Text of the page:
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home and business premises, next door, east of the then Post Office, on First Street South. Emmanuel "Manny" Ramgren was the next operator followed by Alfred and Mary Thoren who took over October I, 1949 until automatic dial service came to Erickson in 1957.

The provincial directory issued that year shows all subscribers with four digit numbers. These were changed to seven digit numbers in 1961. By November 1962 the Erickson exchange served a total of 549 customers.

Telephone service to rural subscribers was improved in 1968 when buried cable was installed to replace old pole lines and increase the number of circuits. This made it possible to reduce the number of subscribers on party lines from nine to an average of 5.9 phones per line.

The number of telephone customers connected to the Erickson exchange increased to 1053 by October 1976. On February 23, 1978 they were introduced to Direct Distance Dialing making it possible to dial their own calls to almost anywhere in North America. This service was then available to more than 96070 of Manitoba's 635,000 phones.

District servicemen serving the area: Fred Smith, Bud Vint, Bob Shepherd, Duffy Ross and Archie Campbell. Archie came in 1974 and is the first serviceman to be stationed at Erickson.

In 1980, the pole line from Erickson to Minnedosa was dismantled, breaking our connections with the Min­ nedosa operators. Microwave Towers are presently used for long distance calls.


by Lome Boucher and Manitoba Hydro

Electrical service was first brought to the Village of Erickson in 1946 and to the Rural Municipality of Clanwilliam in 1951 and 1952.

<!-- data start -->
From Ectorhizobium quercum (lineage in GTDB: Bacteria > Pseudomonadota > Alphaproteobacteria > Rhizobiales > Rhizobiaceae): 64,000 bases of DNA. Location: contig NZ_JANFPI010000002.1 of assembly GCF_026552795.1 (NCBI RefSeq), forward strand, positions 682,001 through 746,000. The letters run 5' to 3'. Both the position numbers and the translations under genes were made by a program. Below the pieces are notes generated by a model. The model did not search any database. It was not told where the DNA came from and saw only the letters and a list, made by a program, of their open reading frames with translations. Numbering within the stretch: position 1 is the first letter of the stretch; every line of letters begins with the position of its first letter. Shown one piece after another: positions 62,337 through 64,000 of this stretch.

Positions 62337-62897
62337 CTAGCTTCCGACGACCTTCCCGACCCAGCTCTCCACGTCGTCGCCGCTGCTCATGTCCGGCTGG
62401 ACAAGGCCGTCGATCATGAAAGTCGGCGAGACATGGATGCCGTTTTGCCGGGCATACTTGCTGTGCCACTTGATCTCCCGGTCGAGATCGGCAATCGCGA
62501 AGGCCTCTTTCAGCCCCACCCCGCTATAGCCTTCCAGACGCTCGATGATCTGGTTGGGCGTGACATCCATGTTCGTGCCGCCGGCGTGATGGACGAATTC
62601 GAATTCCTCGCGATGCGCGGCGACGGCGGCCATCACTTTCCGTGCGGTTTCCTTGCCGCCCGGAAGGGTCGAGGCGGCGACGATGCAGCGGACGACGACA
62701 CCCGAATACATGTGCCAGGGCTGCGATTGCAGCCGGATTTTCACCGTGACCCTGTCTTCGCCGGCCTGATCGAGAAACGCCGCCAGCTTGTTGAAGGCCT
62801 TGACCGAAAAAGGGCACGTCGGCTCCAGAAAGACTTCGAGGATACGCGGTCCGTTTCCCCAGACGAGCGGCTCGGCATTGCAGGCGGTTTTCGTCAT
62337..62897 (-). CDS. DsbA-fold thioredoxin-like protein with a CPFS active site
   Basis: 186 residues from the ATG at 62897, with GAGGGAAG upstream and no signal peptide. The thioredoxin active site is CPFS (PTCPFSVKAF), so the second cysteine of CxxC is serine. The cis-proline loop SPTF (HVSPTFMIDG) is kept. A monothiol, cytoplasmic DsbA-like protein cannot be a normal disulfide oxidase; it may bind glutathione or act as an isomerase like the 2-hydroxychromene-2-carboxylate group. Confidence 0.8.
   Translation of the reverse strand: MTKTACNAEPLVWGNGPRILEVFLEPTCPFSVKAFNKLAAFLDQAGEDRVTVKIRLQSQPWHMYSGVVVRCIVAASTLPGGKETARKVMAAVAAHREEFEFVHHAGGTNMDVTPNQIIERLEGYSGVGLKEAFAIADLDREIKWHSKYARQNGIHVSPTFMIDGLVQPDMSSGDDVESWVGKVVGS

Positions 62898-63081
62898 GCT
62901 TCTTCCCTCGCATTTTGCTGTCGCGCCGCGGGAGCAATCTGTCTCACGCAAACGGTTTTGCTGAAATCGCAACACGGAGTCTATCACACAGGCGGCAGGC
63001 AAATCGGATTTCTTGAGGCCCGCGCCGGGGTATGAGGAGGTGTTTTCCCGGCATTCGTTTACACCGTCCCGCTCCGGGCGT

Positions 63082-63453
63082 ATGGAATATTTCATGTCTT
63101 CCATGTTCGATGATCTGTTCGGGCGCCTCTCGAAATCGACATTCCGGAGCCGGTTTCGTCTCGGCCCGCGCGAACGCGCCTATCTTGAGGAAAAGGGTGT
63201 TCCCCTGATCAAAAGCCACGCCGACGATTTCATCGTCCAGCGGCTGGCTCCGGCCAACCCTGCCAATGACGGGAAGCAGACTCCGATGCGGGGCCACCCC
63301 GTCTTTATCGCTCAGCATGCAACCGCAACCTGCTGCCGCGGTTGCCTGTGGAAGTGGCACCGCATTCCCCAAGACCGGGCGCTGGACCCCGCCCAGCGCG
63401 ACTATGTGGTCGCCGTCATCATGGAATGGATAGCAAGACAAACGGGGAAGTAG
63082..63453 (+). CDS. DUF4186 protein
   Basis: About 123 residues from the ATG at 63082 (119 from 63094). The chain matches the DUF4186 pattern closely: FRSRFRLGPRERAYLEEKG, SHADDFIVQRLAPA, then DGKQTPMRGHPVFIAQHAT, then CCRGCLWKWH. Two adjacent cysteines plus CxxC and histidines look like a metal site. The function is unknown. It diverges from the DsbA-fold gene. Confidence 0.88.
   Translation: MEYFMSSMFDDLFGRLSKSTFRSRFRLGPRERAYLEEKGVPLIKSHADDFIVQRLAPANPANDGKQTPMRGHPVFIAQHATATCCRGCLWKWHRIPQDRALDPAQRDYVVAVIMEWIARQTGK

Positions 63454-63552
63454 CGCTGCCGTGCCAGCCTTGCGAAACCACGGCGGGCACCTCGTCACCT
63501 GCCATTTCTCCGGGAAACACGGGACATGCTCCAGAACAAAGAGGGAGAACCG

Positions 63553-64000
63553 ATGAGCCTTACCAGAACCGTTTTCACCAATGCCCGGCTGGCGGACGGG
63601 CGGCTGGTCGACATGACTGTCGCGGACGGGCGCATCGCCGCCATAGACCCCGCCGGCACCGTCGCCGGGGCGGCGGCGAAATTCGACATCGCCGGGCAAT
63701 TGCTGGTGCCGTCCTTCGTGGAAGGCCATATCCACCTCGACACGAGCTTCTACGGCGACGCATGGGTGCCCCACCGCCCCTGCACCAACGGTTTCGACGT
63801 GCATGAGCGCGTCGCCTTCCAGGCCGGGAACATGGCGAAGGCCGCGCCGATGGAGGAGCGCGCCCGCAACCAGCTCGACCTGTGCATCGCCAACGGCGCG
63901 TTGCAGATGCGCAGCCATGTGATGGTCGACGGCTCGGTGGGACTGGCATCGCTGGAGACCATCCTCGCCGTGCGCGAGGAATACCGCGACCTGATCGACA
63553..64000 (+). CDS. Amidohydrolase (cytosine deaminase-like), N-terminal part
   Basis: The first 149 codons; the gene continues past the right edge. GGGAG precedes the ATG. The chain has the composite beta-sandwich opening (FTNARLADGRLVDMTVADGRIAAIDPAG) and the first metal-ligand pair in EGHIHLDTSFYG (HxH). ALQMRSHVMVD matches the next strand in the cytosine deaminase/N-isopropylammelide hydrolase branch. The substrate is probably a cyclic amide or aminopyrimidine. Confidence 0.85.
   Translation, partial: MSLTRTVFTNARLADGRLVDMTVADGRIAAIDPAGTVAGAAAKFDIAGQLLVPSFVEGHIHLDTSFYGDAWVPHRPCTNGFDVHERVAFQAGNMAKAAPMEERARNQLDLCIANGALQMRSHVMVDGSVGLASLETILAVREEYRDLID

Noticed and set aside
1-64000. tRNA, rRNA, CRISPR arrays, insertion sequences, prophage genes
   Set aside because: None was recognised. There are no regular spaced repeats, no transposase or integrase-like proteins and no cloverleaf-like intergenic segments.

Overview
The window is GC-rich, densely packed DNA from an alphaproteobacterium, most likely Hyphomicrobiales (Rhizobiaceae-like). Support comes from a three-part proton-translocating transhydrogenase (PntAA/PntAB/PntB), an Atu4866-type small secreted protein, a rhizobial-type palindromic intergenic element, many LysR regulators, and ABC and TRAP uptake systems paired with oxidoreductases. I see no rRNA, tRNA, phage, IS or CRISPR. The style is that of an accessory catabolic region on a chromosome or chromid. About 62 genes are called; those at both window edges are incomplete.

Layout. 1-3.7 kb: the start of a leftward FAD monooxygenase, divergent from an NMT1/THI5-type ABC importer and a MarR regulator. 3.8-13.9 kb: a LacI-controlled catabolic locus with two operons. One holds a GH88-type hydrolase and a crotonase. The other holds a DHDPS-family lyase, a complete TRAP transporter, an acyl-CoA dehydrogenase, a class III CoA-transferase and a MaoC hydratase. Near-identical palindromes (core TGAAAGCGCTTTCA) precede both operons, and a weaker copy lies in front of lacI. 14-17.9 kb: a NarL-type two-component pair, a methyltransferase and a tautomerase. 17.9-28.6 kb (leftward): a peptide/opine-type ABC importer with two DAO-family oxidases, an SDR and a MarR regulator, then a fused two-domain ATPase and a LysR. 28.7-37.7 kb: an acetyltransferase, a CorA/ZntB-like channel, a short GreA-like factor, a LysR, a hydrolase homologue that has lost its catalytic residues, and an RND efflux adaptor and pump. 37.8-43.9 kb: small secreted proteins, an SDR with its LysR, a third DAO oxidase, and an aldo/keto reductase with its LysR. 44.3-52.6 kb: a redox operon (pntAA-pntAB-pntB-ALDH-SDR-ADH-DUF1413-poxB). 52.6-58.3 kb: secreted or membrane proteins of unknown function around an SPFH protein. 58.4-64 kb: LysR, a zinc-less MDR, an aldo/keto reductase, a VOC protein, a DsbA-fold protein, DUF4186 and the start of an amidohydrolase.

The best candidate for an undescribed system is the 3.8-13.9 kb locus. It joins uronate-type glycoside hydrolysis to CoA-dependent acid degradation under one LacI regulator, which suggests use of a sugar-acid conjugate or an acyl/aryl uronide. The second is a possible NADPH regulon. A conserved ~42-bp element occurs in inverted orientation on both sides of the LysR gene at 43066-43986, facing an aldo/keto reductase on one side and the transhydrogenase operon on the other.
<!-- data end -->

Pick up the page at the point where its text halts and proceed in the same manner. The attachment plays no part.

Previous to those dates life was much more difficult as we know it today. There were no such things as car warmers, block heaters, electric stoves, oil burning furnaces, clothes dryers, automatic washers, trough heaters or welders, and many more conveniences that we take for granted today.

As the homesteaders came to the Rural Municipality of Clanwilliam, trips were made to Minnedosa and later to the stores in the area for necessary staples and another important item was Kerosene or Coal oil, Kerosene lamps were used to light their homes, and lanterns were used to light the barns and other outdoor buildings. The Alladin lamp was the most effective and decorative. With the abundance of wood in the area, this was the main source used for heating their homes. As time progressed the gas lamp with mantles was introduced.

A few of the more fortunate people owned a small generator called a Delko plant, some even had wind chargers for batteries which provided lighting but was very limited in its use.

The sad iron heated on the top of the wood stove was replaced by the gas iron. A small stationary gas engine was then the power used for washing machines, pumps, etc.

With the inception of hydro, life began to progress to

Manitoba Hydro - Erickson.

Manitoba Hydro Servicemen.

the point where we know it today. When a farm first received hydro there was most always a big discussion as to what appliances would be first. The lady of the house requested a stove, fridge, or washing machine and the man requested lights in the barn or an electric motor on the water pump.

With the anticipated growth to the north of Erickson and the construction of the farm areas in the Municipality of Clanwilliam, Manitoba Power Com­ mission as it was known in those days saw fit in 1951 to make Erickson a permanent district point. They did this by building a warehouse and office which was located on Railway A venue behind the Post Office and the first district supervisor was D.E. "Tommy" Tompsett who came to Erickson from Minnedosa in the spring of that year.

When the substation was built just north of town it was decided to move the office to that location. The original warehouse and office was removed and a new one built to take its place in the summer of 1975.